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BioToMyc: Biosynthesis & Toxicity of Mycotoxins

An integrated approach to mycotoxin contamination

Food safety is a major issue in France and in Europe. In this respect much attention needs to be paid to the possible contamination of food and feed by fungi and the risk of mycotoxin production. Global surveys estimated that 25% of the world crop production is contaminated with such toxins. Fungi are able produce several mycotoxins simultaneously; moreover food and feed can be contaminated by several fungi species at the same time.

The team mainly focused on three aspects of mycotoxins problem: the mechanisms of toxins production by fungi, the impact of mycotoxins on human and animal health and the development of strategies for controlling contamination and/or effects of these toxins.
The understanding of mycotoxinogenesis needs on one side to isolate and determine the role of enzymes involved in patoxins biosynthesis and on the other side to purify and characterize the precursors of toxins and other secondary metabolites produced by studied fungal species.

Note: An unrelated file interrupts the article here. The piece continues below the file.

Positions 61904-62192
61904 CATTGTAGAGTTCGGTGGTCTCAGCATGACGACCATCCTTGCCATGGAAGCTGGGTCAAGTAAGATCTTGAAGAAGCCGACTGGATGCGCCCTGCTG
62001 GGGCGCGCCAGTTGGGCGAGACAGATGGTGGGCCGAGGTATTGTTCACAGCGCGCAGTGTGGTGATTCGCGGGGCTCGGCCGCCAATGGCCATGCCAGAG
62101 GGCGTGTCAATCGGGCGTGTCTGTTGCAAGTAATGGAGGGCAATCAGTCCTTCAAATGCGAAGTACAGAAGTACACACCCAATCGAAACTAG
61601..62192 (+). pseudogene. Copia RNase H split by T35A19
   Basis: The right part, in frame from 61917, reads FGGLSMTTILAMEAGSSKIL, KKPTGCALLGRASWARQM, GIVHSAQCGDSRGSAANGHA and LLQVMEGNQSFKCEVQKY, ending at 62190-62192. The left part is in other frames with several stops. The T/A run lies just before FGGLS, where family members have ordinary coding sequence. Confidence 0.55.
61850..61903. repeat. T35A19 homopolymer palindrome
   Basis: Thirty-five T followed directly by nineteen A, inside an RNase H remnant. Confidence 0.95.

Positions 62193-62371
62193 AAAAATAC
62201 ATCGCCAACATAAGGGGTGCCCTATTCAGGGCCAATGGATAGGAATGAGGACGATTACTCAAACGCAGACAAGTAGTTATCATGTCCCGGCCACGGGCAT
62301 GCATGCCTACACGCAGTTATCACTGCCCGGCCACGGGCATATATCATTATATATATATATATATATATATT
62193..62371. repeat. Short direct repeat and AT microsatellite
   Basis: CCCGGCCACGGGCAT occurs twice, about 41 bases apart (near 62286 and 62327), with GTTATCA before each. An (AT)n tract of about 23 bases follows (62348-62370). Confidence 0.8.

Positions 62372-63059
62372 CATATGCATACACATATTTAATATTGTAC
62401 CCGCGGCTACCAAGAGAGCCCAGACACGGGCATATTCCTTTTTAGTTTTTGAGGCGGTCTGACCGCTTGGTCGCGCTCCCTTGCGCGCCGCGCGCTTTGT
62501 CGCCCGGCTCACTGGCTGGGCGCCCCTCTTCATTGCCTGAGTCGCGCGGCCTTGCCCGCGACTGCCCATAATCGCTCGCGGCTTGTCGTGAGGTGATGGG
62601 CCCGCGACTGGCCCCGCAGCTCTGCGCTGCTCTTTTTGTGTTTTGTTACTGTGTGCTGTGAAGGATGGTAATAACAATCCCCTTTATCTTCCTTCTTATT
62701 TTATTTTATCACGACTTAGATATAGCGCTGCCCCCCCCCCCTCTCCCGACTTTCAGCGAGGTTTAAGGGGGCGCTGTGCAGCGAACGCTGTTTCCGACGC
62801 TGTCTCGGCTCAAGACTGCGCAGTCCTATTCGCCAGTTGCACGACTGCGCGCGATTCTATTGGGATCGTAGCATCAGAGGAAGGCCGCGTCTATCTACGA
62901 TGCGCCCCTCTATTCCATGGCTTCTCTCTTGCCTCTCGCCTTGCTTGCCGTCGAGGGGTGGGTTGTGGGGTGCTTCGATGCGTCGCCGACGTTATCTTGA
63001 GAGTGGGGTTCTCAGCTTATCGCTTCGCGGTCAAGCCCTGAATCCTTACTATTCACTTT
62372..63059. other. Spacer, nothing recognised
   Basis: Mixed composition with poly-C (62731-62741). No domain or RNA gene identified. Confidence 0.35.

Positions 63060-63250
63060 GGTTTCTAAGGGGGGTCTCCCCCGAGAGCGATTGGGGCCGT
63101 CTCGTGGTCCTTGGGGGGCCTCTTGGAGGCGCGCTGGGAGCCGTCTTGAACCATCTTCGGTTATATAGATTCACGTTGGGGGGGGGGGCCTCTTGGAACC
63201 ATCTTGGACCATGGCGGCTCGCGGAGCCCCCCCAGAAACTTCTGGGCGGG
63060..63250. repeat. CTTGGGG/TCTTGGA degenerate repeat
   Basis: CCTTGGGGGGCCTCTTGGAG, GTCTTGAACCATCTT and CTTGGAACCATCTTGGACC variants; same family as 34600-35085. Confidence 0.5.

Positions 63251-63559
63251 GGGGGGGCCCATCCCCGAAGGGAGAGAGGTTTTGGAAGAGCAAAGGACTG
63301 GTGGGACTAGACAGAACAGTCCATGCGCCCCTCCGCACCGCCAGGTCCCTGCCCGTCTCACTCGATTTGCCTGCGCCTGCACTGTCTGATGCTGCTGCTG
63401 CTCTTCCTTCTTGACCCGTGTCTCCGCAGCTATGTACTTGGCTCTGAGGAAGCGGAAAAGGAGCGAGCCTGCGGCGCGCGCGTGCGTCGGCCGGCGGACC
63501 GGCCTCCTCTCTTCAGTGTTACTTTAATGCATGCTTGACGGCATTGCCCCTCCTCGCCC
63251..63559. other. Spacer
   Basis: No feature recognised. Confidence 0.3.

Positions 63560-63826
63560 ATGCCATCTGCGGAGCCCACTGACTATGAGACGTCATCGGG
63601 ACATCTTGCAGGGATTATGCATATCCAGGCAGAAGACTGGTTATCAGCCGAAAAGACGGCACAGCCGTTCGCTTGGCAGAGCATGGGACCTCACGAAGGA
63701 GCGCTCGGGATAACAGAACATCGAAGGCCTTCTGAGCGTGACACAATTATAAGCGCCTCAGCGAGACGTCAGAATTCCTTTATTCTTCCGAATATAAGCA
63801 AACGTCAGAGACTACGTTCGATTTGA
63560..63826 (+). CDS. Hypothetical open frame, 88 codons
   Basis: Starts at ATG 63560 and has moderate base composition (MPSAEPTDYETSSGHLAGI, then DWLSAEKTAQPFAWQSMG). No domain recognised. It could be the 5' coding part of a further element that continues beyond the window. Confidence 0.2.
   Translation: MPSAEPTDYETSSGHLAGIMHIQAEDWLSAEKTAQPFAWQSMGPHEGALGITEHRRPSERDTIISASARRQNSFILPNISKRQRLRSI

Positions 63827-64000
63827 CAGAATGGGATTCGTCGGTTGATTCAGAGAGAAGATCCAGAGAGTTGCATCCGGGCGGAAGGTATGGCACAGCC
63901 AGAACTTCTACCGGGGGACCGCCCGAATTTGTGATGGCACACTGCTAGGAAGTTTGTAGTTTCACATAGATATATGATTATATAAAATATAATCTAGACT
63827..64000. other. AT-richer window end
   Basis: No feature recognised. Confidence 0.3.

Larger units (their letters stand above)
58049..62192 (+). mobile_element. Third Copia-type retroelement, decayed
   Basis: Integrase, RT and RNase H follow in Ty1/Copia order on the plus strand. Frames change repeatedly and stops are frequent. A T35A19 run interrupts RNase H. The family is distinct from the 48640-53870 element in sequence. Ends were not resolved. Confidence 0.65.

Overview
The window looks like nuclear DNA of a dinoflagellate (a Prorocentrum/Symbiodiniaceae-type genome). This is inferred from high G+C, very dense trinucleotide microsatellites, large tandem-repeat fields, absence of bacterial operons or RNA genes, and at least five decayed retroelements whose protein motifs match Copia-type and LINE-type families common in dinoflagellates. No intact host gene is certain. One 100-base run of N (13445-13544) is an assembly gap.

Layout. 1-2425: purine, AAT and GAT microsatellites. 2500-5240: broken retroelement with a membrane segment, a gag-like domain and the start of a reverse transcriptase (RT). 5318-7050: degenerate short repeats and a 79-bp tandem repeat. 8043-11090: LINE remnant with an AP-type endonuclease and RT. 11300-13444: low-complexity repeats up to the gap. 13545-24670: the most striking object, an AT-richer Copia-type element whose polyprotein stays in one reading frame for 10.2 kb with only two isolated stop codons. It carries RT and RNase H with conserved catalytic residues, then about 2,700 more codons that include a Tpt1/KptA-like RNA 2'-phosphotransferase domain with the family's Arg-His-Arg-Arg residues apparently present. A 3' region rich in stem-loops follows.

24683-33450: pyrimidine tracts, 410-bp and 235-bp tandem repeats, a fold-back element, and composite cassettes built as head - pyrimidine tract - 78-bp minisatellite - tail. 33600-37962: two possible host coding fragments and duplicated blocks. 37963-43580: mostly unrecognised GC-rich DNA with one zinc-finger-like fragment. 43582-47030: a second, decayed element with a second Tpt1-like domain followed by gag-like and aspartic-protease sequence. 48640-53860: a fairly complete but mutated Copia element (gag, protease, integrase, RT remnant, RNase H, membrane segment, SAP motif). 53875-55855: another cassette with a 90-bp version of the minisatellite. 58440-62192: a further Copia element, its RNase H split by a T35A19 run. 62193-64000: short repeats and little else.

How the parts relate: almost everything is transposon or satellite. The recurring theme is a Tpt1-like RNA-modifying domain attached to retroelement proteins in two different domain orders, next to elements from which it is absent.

By using animals and cellular assays the immunomycotoxicology team aims at investigating the impacts on farm animals, of natural exposure to mycotoxins (chronic, low doses, and multi-exposures). We are mainly working on the pig. Indeed, because of the high percentage of cereals in pig diets, swine is one of the most exposed species to mycotoxins. In addition, pig can be regarded as a relevant animal model for extrapolating to humans.